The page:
To avoid this problem, the report said, the organization The need to own data ownership and be responsible for the data governance program needs to be recognized.
Mistake 2: Not knowing the maturity of the organization
“The bottom line is that until your organization is able to think about data the right way, a comprehensive data governance program is likely to fail due to the necessary communication and education It’s either confusing or falling on deaf ears,” Askham wrote.
According to Askham’s report, there are two steps to avoid this problem. The first is to assess your current maturity in data governance. The second is to be clear about what you want to achieve with data governance.
“This will ensure that everyone involved in your program has a clear understanding of what the program is trying to achieve and how it will positively impact their part in the organization, which Undoubtedly sparking interest in communication,” Askham wrote.
Myth 3: Data Governance as a Project
“Once you have shareholder buy-in, you face the greater challenge of changing attitudes, behaviors and even culture to data management. This will be a bit more complex than traditional project management,” Askham wrote in her report. For the different workflows, Askham has detailed instructions in the documentation.
“Your change plan should outline the transition from the current situation to business-as-usual data governance. You should also apply best practices in organizational change management and assign a realistic time frame,” she wrote.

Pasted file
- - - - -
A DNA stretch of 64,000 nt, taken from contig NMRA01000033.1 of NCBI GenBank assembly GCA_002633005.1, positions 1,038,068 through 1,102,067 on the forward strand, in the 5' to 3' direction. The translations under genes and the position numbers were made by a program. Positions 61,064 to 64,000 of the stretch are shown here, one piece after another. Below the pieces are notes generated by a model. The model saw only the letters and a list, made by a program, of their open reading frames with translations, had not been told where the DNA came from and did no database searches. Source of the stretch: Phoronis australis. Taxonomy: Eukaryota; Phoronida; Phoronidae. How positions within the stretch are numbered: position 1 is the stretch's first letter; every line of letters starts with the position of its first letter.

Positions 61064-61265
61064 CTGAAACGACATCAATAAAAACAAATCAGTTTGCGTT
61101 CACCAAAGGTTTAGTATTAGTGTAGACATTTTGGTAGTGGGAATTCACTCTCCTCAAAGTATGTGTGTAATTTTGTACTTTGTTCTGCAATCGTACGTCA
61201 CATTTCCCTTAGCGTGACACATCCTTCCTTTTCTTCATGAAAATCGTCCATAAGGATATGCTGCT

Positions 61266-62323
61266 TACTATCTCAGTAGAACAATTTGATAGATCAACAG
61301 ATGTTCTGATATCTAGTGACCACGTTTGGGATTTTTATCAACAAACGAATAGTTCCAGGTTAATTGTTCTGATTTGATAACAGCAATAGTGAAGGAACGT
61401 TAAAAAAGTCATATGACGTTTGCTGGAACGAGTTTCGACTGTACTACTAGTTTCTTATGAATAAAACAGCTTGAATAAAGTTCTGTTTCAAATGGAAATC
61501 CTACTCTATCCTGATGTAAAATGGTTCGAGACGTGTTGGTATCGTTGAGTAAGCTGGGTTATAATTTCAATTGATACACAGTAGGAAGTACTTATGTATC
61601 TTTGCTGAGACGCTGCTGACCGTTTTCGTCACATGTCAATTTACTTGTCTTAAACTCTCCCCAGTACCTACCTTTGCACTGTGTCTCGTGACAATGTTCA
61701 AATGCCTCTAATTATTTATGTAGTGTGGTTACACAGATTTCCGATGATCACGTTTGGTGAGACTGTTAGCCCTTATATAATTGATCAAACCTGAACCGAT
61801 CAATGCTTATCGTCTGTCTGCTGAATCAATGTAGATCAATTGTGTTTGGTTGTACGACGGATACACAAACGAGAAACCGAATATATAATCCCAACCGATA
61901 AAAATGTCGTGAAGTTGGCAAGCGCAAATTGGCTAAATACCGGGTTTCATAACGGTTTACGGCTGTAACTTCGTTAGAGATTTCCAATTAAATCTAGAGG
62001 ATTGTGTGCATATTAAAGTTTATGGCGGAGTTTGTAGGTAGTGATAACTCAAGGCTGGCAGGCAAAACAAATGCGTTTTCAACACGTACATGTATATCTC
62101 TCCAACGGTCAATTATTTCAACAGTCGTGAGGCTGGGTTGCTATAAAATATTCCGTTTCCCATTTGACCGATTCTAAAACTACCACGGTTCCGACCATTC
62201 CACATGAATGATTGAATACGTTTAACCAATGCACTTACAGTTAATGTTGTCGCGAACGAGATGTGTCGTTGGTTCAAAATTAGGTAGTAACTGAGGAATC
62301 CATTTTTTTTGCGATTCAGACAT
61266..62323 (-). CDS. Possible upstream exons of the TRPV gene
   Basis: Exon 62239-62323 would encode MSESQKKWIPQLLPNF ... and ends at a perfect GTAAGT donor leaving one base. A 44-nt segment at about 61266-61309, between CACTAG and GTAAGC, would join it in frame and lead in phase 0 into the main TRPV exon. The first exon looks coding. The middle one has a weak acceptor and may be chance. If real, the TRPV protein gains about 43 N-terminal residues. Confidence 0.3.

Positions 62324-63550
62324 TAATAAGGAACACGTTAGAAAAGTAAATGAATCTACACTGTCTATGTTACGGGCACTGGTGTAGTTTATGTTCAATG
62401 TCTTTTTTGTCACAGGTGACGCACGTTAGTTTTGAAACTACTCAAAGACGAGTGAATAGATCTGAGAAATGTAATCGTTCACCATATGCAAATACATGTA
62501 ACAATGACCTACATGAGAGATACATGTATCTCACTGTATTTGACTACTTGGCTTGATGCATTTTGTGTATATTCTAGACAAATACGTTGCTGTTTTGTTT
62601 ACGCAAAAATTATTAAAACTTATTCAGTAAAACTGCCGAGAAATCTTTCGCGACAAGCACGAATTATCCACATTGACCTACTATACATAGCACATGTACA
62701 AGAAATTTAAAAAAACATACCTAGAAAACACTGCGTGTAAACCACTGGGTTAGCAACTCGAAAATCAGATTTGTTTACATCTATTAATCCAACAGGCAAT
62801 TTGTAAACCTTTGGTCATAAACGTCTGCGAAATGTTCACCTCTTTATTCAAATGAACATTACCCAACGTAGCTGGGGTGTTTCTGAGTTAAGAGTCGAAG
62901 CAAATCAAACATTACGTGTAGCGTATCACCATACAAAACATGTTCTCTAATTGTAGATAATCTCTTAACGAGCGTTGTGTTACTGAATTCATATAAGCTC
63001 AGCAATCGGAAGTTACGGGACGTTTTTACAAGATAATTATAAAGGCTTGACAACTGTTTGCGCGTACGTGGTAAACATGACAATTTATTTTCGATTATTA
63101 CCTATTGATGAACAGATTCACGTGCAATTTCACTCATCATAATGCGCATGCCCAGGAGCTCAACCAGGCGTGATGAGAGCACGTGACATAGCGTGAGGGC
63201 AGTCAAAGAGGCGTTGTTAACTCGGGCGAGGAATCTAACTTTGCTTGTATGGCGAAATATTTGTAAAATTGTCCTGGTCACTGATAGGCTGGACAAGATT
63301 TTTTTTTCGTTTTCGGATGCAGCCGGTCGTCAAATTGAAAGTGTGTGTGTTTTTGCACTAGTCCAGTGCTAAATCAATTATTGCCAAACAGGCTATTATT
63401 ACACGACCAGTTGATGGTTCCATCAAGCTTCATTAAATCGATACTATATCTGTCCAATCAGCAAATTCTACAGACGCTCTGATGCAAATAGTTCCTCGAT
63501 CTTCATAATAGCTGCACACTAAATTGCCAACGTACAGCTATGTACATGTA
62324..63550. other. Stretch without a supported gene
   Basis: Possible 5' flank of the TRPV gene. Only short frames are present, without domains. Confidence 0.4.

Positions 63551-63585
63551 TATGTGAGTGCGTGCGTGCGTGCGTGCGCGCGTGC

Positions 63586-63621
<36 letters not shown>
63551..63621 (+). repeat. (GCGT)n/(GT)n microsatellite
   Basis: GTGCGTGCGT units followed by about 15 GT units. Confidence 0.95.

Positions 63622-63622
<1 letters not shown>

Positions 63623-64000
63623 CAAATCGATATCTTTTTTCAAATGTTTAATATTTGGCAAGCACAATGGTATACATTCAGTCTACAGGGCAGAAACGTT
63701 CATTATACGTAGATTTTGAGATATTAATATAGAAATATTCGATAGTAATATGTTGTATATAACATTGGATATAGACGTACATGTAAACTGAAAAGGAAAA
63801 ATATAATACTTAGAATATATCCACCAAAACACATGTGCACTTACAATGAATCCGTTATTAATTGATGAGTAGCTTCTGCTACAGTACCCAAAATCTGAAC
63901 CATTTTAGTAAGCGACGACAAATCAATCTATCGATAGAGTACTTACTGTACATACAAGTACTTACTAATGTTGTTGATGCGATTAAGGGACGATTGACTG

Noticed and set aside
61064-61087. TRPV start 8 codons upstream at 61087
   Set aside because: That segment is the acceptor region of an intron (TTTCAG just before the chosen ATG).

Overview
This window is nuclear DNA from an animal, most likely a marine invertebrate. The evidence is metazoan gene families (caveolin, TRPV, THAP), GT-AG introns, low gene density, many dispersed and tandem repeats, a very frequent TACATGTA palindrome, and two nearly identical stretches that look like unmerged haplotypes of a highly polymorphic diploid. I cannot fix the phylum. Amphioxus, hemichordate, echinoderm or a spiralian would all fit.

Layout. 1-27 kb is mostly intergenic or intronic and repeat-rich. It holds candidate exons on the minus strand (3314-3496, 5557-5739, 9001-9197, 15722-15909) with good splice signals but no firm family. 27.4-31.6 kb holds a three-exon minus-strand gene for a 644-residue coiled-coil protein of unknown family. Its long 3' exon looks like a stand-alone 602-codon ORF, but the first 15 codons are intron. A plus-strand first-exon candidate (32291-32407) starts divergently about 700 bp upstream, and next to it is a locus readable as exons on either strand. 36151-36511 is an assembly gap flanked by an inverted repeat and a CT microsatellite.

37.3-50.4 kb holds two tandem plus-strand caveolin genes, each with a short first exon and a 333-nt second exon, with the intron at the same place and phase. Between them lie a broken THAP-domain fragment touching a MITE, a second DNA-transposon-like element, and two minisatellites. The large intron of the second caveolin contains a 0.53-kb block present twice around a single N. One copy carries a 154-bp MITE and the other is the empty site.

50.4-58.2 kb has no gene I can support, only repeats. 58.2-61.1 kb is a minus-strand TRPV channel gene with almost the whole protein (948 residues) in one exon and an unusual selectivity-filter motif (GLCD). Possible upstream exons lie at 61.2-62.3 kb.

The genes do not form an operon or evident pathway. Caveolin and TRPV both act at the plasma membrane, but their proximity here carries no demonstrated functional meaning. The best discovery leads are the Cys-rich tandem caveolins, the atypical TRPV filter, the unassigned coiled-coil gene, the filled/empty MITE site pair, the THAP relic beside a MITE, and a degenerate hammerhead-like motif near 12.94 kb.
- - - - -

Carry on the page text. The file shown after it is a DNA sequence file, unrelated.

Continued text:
Error four: inconsistent with strategy
“Unless stakeholders understand how data governance will help them achieve their strategic goals, the report says that in gaining support and ultimately leveraging their influence This is unlikely to be of any relevance in terms of driving cultural change.
Keeping business results in mind and being able to communicate them clearly to the rest of the business, Askham details in the document Stated this.
“They will want to know how the initiative will help them achieve their departmental goals and how much effort will be required,” she wrote.
Error five: Not understanding the data landscape
“You need to have a high-level understanding of how data is stored and managed within your organization,” Askham wrote. “It doesn’t need to be overly detailed, as long as you start with a broad understanding, you can make sense of it when adding details. “
The way to avoid this error is to define your data environment before you start. You should also do some kind of impact analysis before making any changes, writes Askham.
Error six: Failed to embed the frame
Unless you effectively integrate a data governance framework into your organization, any potential benefits will be short-lived, Askham writes.